A Livingston House with a Hudson River View
Tracing the Nearly 185 Year History of a Federal Style Home in Athens, New York
By Carol Robinson
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EACH Website
Anthony Livingston Federal Style House 2009

Livingston House 2009
with Replica
Columns and Balusters
Anthony Livingston Federal Style House 2005

Livingston House 2005
Column Posts
1972 - 2008
Anthony Livingston Federal Style House 1906

Livingston House 1906
Transfer of Deed
Coffin to Becker
Anthony Livingston Federal Style House between 1875 and 1900

Livingston House
1875 to 1900
Anthony Livingston Federal Style House 1864

Livingston House 1864

Brief History of Athens to the 1930s

While Native Americans knew about the rich soil and fishing advantages of Athen's river front since prehistory, the first white-man to identify Athens' potential as an agricultural and commercial center was Robert Juet. During his travels with Henry Hudson on the Half-Moon in 1609, Juet recorded seeing fertile land in Athens with " a great store of goodly oakes, walnut trees, Chestnut trees, and Ewe trees, and a great store of slate for houses " 1 . Yet commercial inerest in the Athens area did not escalate until 1794 when three Livingston cousins, John R, Edward, and Brockhurst, along with Elihu Goodrich and Ephraim Hart purchase a large tract of land in what is now known as upper Athens village. The entreprenuers's plan was to build a model city called Esperanza which would rival the town of Hudson across the river and emerge as New York State's choice for a new capital. After an acclaimed French engineer, P. Pharmix, surveyed the land and pronounced the area to have "more important commercial and local advantages than any other place on the river", the surveyor fueled the investors' hopes that Esperanza would be not only selected as the next capital but would become the terminus of the anticipated Erie Canal system. When state legislators selected Albany instead of Esperanza as the capital, the speculator's interest waned 2 .

A new and vital human force, Isaac Northup, arrived in the region three years later. Northrup believed that location could still be one of the state’s most well-designed, viable, and prosperous communities with proper direction. After purchasing a two hundred acre tract, Northrup "used every effort to induce men of a superior class to build in his new settlement". A pragmatist as well as a speculator, Northrup knew that the economic survival of the community depended on the moneyed gentry 3 . Under Northup's guidance, the area grew rapidly and by 1805, the neighboring localities of Esperanza, Athens, and Loonenburgh incorporated into the village of Athens. Eight years later about one thousand people lived in Athens, a significant increase from the small settlement of fifty families who lived along the shore in 1794. By then, the village contained a Lutheran church, three small schools, a distillery, a few small shipping companies, and a tallow-chandlery 4 . Two of the town's largest industries, a pottery manufacture and eight brickyards, prospered from the region's extensive clay banks, plentiful wood, and cheap river transportation 5 . Ten years later, after continued expansion, state legislators carved the township of Athens out of neighboring Coxsackie and Catskill.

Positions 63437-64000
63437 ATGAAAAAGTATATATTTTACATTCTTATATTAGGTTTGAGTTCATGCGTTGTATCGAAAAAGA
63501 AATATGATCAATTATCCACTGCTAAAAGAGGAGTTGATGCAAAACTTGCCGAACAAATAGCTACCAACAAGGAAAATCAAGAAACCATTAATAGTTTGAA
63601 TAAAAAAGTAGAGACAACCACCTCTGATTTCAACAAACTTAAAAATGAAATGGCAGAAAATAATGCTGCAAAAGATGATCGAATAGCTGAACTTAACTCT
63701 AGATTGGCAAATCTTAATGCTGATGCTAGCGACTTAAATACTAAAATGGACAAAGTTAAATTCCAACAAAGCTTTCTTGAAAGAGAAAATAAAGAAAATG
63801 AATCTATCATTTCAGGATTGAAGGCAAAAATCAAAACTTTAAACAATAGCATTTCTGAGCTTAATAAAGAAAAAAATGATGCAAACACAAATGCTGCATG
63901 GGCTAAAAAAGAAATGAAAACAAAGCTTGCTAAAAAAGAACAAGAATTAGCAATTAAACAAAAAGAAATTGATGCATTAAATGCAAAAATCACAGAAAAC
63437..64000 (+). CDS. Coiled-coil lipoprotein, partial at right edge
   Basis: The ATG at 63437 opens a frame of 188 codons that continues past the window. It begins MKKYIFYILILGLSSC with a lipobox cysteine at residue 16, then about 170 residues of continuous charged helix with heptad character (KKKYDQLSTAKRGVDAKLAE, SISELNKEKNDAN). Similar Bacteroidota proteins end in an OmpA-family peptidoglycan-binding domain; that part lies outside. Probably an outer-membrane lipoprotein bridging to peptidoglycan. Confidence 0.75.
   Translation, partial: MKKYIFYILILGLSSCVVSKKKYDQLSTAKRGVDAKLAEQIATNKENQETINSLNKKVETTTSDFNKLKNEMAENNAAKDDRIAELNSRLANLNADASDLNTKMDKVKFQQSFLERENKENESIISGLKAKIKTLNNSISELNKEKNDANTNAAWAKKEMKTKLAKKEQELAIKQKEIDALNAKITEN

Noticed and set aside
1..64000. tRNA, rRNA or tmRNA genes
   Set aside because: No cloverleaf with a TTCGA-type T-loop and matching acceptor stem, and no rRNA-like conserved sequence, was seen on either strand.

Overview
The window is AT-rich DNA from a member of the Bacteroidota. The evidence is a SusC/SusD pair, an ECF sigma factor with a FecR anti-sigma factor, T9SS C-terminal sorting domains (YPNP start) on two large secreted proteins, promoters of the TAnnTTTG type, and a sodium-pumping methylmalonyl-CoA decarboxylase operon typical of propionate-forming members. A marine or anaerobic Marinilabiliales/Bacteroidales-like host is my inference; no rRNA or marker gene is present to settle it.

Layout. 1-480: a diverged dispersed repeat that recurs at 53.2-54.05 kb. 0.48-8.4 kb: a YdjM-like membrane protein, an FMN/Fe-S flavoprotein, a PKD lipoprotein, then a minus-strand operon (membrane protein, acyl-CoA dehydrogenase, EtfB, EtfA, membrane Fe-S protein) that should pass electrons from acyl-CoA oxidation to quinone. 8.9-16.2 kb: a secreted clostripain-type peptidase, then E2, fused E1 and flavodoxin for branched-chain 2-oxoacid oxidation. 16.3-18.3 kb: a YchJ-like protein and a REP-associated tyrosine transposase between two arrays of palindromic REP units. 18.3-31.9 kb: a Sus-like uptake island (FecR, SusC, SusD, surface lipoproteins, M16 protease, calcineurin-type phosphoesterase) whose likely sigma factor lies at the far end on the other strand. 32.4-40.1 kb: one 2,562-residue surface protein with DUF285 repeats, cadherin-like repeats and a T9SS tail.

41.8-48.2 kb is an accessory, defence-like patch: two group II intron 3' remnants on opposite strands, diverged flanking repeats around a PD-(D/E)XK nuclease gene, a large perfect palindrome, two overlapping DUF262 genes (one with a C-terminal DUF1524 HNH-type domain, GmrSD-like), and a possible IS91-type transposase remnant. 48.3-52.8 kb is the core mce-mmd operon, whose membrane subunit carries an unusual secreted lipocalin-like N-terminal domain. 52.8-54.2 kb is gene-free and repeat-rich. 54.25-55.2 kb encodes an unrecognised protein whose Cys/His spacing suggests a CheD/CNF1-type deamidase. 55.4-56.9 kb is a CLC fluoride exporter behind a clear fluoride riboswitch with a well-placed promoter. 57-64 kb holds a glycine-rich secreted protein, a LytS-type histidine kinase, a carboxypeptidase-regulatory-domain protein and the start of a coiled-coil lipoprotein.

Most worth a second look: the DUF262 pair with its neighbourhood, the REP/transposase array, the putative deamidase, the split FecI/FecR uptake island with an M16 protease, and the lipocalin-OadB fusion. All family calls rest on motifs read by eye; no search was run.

Athens reached the height of commercial development beginning around 1843. In that year, William Coffin established a shipyard which set "the stage for Athens's glory days as a shipbuilding center" 6 . Over the next eight years, Athens's riverfront became dotted with competing companies seeking Coffin's success. Investment in other industries followed, including the Independent Ice House (ca. 1854), the Dernell Ice Tool Company (ca. 1861), and Travis Brothers Foundry (ca. 1875) 7 . Companies already in existence, such as Clark's Pottery and the brickyards, prospered, while newer service business arrived to meet the needs of the burgeoning population 8 . By 1871, barber shops, blacksmiths, butcher shops, clothing stores, and at least one pharmacy lined Athens streets. The town's growth also


1.Van Vechten Vedder, J. Official History of Greene County New York. (Green County Board of Supervisors, 1927: 21). Van Vechten Vedder notes that the Erie Canal system was in the planning stages at that early date.
2.Van Vechten Vedder, J. 26.
Kingston was the first capital of New York State.
3.The farm was located in what is now known as lower Athens.
Athens Bicentennial Committee. Athens 1776 – 1976: Its People and Industry. Ed. Lynn Brunner. (1991:8).
4.Van Vechten Vedder, J., 26-27.
5.Horne, Field. The Green County. (Hensonville: Black Dome Press Copr, 1994: 133).
6.Horne, 51-52. 7.Horne, 131.
Athens Bicentennial Committee. Athens 1776-1976: Its People and Industry. Ed. Lynn Brunner. (1991: 40, 55).
8.Horne, 133-134.

Northeast Esperanza 1799

Northeast Esperanza
Southwest Esperanza 1799

Southwest Esperanza
Isaac Northrup's 1803 Land Survey Athens, New York

Northrup Survey
Isaac Northrup's Land in Athens, New York

Northrup Land
Athens, New York Township Separation from Coxsackie

Athens-Coxsackie Division
2005 Athens, New York Tax Map

Athens Map 2005